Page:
There was only one toxicity that was significantly different between groups when evaluations were done per the Common Terminology Criteria. The placebo group experienced more pruritus than the flaxseed group, 8% vs 1%, primarily grade 1 (p=.04). Although not statistically different, the flaxseed group did report more abdominal distention, flatulence and nausea, while the placebo group reported more diarrhea (Table 2). Self reported side effects revealed a slightly different profile with the women on the flaxseed arm reporting more diarrhea and flatulence and the women on placebo reporting more bloating, although none was significantly different.
None of the subscales or total mood disturbance on the POMS or subscales on the MENQOL were significantly different between arms, with all subscales improving over time in both arms (data not shown). One item on the HFRDIS, leisure interference was significantly better in the flaxseed arm over the placebo arm (p=.03) but none of the other items were significantly different (Table 3).
Repeated measures analysis of variance analysis was performed to evaluate the role of important variables in predicting the frequency of hot flashes. Hot flash frequency was not significantly different based on history of breast cancer, time since menopause, age, use of tamoxifen or aromatase inhibitors or treatment arm. Significant variables with respect to hot flash frequency were study week (p<.001) and baseline hot flash frequency (p<.0001).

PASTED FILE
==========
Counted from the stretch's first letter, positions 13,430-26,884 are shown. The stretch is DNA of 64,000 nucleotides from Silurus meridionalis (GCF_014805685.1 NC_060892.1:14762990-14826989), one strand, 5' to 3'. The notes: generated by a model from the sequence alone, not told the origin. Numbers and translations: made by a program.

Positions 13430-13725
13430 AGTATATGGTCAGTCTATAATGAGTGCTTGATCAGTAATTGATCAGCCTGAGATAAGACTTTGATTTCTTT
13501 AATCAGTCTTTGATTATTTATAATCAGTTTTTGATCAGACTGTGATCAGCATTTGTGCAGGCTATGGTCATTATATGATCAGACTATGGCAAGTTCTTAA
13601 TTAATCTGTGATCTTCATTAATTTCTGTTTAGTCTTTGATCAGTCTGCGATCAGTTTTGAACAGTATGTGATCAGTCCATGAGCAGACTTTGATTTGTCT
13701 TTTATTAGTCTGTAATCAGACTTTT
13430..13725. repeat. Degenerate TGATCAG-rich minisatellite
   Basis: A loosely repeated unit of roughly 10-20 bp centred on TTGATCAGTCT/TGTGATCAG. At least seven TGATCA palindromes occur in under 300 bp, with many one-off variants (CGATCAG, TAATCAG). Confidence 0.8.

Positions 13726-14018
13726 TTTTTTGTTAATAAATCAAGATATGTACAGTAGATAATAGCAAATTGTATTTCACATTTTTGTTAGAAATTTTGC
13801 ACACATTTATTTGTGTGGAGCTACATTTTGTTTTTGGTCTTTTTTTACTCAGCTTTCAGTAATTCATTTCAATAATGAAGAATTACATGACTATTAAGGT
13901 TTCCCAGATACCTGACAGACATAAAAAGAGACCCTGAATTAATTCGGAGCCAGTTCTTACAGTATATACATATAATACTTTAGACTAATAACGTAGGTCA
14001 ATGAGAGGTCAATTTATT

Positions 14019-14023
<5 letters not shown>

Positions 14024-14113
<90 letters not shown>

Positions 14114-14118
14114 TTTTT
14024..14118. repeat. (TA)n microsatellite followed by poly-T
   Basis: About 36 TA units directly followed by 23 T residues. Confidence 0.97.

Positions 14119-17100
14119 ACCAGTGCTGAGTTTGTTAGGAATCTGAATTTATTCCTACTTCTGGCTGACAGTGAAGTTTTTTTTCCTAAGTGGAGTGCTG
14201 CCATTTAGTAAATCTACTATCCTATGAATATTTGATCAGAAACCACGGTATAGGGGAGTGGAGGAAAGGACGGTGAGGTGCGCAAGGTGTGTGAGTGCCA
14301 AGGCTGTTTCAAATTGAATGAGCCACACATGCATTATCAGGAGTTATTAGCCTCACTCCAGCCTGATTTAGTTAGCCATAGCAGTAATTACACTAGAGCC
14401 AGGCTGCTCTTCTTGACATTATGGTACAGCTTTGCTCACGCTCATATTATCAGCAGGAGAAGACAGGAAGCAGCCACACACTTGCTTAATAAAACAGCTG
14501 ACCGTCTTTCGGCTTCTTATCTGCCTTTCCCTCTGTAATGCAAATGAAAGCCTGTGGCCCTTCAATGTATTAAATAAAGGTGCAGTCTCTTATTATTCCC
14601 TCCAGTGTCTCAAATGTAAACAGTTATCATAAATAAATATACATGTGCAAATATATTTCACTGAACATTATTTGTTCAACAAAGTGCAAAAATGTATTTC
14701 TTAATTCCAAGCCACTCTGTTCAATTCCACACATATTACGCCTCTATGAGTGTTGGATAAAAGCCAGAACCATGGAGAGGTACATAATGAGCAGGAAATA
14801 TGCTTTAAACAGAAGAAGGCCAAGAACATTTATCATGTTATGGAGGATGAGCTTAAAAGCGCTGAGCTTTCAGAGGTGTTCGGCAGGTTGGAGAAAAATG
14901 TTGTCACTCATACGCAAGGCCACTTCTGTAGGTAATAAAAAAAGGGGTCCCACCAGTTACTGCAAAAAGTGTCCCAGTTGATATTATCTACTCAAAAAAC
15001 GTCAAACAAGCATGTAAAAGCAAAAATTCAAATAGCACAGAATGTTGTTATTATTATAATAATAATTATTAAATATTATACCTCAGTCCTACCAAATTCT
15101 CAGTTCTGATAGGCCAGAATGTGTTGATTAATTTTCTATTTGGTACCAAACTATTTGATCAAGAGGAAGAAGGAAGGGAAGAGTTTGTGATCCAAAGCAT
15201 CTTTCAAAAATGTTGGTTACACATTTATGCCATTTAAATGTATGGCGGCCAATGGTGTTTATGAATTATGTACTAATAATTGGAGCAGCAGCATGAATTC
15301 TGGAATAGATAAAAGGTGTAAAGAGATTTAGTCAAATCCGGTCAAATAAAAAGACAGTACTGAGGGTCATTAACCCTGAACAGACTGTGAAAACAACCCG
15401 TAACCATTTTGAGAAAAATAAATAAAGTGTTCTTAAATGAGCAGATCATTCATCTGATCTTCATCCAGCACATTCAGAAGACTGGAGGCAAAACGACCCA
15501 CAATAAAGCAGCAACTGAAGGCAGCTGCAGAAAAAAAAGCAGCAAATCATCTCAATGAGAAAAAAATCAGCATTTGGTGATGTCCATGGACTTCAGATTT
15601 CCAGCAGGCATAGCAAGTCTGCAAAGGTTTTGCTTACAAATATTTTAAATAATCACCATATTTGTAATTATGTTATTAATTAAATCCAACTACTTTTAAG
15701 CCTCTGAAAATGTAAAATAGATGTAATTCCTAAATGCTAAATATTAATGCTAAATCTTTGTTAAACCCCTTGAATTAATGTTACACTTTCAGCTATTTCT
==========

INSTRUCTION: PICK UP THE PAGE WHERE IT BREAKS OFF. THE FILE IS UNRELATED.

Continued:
Women were asked to rate their impression of change from the study agent. 33% of women on flaxseed indicated a change of moderate to very much better (+2, +3) while 33% of women on placebo indicated this improvement in their hot flashes. 35% of women on placebo and 38% on flaxseed indicated there was no change in their hot flashes.
Adherence to the treatment did not differ between arms and during the treatment weeks, 92% of the women reported eating 75% or more of their assigned bar daily. When asked if they were receiving flaxseed or placebo, 52% of each group reported being on placebo and 48% reported being on flaxseed. Hence, there was no difference in the ability to correctly guess the treatment assignment.
This study, which used a standardized flaxseed product delivering a large dose (410 mg) of lignans, was not able to provide support for the use of flaxseed in reducing hot flashes more than a placebo. Both the flaxseed and placebo reduced hot flashes equivalent to what placebos have typically been found to provide (25 – 30% reduction). Hot flash reduction in this study was not influenced by the intervention, but rather, greater reductions in hot flashes were seen at weeks 6 and 7 and women with higher numbers of hot flashes at baseline experienced greater reductions. The one item on the HFRDIS, (leisure interference), that was significantly improved, may well be a fluke of multiple comparisons. The participants in this study were quite adherent to the treatment and were blinded appropriately to their treatment assignment.
Although there were not any significantly worse toxicities experienced by the women receiving flaxseed, there were some side effects from both products, namely GI toxicities of bloating, flatulence and diarrhea. This was likely due to the fiber content that was found in both the flaxseed and the placebo bars (20% fiber). It is difficult to know whether the low grade pruritis of 8% in the placebo group is meaningful in any way.